3 Lessons I’ve Learned About Business Analytics

3 Lessons I’ve Learned About Business Analytics
January 9, 2014

three-lessons-about-business-analytics If you’re friends with anyone in marketing or sit close to the marketing department at work, you’ve likely heard (overheard) about the importance of analytics and measuring the effectiveness of your work.  Tracking success…or lack thereof, has always been a core tenet of Brainshark’s philosophy and product evolution – which is why we made analytics a key piece of our product offering from the early stages.

Nevertheless, the point of this post is to get people to invest in the value of analytics as a whole. In my time in the mobile space, I’ve written about the tangible value of analytics, but here are three lessons I’ve learned to live by no matter what space you’re in:

#1. Analytics is an approach, not a feature. Good businesspeople want to be going in the right direction intentionally, not luckily. They want to know what’s working and what isn’t before a specific need even exists. Sadly, many people only see the value of analytics once a problem presents itself and decision needs to be made. Front-runners implement a track-based approach before an issue even arises – this is a philosophy that should permeate your business and personal actions.

#2. Feedback from customers is only half the battle. What your customers tell you is important and should weigh heavily on your decisions to change and improve your product or service.  But, with all due respect to your customers, what they tell you doesn’t paint the whole picture you should be looking at. Often times, an individual's reactions, thoughts, and feedback won’t actually correlate to their actions, or the actions of your customer base as a whole, because the “human” element can do a lot to cloud peoples’ perceptions of what really drives their behavior. The point is that you need to understand the relationship (or lack thereof) between what the numbers and the people are saying before any big decisions are made.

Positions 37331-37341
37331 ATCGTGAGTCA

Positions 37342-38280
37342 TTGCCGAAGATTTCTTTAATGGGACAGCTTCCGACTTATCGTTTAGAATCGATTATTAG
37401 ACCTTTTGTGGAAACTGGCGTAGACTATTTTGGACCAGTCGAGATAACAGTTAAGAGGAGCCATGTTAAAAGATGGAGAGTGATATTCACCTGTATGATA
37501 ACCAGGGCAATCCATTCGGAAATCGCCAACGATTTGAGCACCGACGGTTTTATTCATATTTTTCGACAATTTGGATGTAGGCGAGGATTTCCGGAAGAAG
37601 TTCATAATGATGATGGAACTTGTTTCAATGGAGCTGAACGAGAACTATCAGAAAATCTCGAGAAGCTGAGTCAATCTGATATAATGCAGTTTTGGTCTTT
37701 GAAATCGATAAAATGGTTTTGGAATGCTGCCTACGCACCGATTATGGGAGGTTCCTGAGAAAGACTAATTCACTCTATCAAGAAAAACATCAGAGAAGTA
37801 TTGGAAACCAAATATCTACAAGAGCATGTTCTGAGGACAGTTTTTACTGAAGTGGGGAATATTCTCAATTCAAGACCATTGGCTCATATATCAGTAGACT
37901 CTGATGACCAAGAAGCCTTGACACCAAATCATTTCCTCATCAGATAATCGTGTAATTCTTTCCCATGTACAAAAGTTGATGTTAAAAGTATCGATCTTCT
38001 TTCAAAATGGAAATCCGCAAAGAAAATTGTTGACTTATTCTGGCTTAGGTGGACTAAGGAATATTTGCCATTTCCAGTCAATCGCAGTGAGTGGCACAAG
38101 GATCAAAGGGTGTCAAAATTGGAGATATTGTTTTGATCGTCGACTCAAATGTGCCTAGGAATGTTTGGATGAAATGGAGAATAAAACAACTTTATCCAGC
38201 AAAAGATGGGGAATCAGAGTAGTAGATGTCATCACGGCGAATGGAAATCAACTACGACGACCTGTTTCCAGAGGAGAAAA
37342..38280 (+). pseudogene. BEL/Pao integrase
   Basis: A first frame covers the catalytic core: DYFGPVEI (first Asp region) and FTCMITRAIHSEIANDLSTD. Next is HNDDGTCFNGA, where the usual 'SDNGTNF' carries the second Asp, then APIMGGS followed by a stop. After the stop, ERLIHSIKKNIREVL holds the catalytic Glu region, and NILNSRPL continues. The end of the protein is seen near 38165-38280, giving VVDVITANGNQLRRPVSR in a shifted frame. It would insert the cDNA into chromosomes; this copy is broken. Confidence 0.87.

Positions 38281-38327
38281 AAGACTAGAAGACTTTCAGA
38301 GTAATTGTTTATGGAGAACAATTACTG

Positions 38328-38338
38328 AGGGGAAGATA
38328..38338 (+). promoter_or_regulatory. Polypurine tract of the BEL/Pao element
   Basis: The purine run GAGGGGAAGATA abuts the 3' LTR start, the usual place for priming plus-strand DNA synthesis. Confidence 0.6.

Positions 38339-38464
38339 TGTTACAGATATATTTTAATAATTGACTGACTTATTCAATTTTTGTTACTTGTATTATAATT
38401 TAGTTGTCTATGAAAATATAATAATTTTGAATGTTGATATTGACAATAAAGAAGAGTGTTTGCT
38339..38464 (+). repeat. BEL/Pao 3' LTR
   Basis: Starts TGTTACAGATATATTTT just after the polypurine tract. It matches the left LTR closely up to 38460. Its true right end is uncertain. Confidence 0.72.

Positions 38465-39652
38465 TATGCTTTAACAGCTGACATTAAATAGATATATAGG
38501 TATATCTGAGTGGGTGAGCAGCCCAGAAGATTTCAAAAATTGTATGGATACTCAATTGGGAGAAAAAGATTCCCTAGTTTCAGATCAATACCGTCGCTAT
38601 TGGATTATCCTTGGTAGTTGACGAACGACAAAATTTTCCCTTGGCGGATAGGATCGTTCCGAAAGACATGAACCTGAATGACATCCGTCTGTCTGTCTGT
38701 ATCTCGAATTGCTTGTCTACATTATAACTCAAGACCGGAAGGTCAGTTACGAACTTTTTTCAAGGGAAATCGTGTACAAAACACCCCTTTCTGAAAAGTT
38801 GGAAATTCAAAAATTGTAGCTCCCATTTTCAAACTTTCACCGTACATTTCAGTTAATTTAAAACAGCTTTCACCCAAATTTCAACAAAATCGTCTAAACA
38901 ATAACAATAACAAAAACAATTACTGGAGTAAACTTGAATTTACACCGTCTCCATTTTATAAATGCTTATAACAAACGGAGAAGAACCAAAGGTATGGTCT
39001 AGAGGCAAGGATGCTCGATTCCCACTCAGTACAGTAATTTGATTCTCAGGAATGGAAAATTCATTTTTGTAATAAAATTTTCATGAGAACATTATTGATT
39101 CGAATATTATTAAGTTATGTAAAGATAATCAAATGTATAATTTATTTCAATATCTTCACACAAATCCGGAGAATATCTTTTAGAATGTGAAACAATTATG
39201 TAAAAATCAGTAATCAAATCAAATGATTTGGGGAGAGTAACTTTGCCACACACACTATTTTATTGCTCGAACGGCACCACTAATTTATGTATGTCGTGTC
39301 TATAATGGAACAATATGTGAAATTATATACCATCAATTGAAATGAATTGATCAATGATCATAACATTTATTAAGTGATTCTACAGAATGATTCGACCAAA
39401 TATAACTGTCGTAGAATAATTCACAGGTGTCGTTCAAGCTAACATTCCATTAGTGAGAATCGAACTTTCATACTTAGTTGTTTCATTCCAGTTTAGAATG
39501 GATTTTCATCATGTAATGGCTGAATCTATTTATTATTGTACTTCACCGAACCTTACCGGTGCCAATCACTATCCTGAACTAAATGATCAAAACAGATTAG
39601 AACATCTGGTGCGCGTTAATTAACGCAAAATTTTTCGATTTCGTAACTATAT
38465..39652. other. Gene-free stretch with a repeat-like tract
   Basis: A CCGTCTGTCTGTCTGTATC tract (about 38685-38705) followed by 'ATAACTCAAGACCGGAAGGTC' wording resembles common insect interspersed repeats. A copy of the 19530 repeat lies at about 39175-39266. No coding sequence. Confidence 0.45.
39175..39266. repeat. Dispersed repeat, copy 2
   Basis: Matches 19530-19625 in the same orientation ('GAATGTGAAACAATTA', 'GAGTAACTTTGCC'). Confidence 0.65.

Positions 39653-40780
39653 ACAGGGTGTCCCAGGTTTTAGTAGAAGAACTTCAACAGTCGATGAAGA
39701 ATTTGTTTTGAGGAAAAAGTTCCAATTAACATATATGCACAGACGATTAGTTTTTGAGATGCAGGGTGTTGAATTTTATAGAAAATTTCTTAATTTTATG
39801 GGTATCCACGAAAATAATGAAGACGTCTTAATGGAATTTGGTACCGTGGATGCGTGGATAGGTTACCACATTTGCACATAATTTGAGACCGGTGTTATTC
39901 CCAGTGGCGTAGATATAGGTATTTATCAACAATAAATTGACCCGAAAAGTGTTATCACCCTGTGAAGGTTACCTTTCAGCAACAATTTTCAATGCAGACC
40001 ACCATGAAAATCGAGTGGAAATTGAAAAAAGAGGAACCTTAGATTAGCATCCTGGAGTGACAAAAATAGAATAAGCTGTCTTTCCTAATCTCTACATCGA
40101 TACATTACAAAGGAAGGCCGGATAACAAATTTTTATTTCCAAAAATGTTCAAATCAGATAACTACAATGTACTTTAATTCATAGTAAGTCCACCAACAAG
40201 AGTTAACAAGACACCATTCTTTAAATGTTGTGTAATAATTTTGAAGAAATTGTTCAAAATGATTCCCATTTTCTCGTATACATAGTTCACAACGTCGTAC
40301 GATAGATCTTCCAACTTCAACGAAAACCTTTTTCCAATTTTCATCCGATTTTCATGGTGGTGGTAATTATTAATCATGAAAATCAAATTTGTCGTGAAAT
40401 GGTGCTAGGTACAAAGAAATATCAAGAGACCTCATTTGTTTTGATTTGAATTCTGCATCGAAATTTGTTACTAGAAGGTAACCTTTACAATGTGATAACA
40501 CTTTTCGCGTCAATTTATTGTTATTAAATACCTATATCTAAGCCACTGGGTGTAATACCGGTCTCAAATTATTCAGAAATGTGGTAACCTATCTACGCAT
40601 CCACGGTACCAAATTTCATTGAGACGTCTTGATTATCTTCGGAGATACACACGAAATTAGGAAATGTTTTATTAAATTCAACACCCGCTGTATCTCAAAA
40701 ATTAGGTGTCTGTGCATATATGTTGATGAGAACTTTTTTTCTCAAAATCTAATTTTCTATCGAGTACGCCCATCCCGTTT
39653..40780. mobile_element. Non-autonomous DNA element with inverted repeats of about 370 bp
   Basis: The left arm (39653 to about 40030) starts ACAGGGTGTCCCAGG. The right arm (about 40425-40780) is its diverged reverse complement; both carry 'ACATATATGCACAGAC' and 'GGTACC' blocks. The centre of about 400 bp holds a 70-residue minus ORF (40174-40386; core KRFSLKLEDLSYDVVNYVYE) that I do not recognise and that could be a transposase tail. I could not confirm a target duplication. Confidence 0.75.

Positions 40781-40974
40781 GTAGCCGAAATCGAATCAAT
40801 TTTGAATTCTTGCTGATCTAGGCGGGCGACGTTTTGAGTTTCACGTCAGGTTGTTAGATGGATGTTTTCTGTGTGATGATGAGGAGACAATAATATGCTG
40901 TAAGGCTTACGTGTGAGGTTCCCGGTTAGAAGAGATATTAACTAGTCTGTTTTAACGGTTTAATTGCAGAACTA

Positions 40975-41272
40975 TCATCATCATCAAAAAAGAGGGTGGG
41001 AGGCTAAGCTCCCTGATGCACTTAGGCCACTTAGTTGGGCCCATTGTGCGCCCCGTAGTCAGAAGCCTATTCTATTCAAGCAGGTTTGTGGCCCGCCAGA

#3. Starting small can still have big results. The beauty of having a track-based approach to your product and strategy is that you’re way more likely to identify easy wins to improve your performance. Before you iterate on your product or strategy to make it bigger, better, and faster to a larger base, there might be a lot of low-hanging fruit to munch on to make the needle move. These opportunities often get glossed over in the absence of goals to carefully track your success.

The rise of Big Data over the last few years is just one example that illustrates how much is out there to be tracked. Don’t let it overwhelm you. Get a starting point of what’s important for your business to keep track of, and do it as early as you can. I’ve noticed that once you get going, the road tends to become clearer and clearer each day. 

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